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NASA Blows It Again

6:00 PM -- NASA, which has not exactly been on a roll lately, had until recently ambitious plans to extend the wireless Internet to Mars. The Mars Telecommunications Orbiter, which was scheduled to launch in 2009, would have served as an interplanetary Internet hub, transmitting floods of data from the expanding fleet of Mars probes, orbiters, landers, rovers, and cyborgs back to scientists on Earth.

According to Sam Churchill of Daily Wireless, MTO would not only have been a bonanza for cosmologists and Red-Planet specialists -- it would almost certainly have produced terrestrial telecom spinoffs. Orbiting 3,000 miles above the Mars surface, and operating in the X-band and Ka-band radio frequencies, MTO would also have transmitted data via laser beams, theoretically increasing bandwidth by a factor of 10.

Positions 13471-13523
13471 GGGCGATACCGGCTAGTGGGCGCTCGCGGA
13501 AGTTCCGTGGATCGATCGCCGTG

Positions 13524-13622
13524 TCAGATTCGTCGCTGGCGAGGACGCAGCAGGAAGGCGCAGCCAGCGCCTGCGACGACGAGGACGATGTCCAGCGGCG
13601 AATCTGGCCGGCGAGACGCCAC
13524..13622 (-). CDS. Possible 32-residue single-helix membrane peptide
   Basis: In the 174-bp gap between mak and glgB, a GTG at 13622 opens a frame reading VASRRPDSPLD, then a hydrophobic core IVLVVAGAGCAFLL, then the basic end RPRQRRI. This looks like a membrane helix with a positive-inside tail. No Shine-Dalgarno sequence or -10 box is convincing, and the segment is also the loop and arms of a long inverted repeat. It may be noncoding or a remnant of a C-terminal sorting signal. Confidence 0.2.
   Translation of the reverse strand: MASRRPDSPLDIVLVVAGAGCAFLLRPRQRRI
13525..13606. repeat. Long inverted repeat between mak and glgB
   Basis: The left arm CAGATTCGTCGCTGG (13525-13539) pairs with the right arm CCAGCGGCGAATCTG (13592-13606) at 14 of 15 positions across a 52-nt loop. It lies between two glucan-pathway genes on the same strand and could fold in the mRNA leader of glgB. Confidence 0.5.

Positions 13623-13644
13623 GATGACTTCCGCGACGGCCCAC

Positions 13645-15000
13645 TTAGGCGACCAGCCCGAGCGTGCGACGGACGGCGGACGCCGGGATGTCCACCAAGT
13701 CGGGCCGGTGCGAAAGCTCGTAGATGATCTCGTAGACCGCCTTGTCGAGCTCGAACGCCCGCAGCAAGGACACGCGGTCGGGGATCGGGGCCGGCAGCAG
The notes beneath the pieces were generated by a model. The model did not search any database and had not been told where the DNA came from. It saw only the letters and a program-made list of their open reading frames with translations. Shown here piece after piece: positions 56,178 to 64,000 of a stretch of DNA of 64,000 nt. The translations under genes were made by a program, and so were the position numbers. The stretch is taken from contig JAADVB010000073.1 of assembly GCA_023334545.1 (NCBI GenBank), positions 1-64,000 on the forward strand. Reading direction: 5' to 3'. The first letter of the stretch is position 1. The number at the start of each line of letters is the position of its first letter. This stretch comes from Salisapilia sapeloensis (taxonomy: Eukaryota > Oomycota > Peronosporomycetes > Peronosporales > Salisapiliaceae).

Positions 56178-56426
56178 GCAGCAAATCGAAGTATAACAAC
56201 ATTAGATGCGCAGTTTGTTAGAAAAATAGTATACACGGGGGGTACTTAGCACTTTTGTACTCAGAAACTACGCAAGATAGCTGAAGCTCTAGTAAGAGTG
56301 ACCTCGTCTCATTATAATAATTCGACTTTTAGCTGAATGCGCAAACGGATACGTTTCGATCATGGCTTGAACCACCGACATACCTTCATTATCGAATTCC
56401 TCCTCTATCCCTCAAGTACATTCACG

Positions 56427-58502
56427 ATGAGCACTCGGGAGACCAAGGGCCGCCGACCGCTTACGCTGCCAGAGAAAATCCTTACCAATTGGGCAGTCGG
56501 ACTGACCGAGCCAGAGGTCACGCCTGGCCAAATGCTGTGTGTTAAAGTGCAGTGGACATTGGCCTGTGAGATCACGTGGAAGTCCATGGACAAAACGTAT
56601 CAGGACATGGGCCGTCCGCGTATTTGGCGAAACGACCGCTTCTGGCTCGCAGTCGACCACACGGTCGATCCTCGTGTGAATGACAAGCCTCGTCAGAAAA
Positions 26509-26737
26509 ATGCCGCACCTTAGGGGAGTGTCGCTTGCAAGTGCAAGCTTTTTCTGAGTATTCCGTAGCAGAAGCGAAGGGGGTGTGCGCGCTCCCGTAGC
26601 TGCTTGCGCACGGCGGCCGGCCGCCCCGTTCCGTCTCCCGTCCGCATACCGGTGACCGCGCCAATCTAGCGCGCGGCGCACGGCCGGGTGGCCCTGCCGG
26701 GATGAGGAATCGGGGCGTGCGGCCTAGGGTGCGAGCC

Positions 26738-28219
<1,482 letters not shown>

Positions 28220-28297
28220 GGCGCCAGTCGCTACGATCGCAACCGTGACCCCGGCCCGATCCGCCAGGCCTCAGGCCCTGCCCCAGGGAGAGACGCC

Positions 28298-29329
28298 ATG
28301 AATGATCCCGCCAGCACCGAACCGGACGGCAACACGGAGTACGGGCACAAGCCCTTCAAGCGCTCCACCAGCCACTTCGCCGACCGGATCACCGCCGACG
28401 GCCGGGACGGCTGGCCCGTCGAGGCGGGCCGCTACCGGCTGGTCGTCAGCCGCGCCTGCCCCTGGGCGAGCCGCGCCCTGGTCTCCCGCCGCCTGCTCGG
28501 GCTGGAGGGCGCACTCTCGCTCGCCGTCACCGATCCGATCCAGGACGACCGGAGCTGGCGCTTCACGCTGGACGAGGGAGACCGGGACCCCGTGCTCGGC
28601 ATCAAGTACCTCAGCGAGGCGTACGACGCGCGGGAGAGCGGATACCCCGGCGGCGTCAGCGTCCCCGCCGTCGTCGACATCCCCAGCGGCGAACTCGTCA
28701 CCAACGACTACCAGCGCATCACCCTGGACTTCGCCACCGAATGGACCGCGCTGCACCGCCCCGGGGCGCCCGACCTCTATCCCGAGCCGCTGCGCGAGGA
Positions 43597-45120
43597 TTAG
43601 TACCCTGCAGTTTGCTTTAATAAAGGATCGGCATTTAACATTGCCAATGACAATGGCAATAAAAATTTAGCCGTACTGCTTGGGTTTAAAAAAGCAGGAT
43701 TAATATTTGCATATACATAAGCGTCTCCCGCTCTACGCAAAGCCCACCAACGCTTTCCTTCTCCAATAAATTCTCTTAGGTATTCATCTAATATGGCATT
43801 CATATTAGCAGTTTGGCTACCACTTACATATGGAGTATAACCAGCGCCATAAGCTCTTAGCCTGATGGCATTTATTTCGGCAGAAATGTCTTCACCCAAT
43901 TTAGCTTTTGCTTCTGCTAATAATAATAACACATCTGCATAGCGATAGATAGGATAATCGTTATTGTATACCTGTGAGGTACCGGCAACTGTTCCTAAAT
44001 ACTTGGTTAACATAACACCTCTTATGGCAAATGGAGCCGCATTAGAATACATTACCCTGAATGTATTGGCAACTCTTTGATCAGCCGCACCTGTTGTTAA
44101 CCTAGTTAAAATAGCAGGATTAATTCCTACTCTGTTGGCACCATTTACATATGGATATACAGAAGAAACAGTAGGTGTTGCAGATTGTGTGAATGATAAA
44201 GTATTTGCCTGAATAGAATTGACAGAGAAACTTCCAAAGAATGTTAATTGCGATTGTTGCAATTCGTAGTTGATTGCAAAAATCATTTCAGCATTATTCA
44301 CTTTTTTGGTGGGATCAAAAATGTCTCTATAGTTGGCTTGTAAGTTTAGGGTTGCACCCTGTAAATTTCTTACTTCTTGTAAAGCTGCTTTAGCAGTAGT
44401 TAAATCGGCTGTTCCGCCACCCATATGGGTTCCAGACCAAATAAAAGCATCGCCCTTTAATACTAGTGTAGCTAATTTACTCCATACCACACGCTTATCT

Unfortunately, that's not going to happen. The new budget for NASA, reflecting the renewed focus on manned spaceflight (i.e., showy public-relations feats rather than hard science), slashes funding for robotic missions like MTO and the Mars Sample Return Mission. The interplanetary Internet has been canceled.

Maybe the NASA naysayers are right and we should just scrap the whole damn agency.

— Richard Martin, Senior Editor, Unstrung

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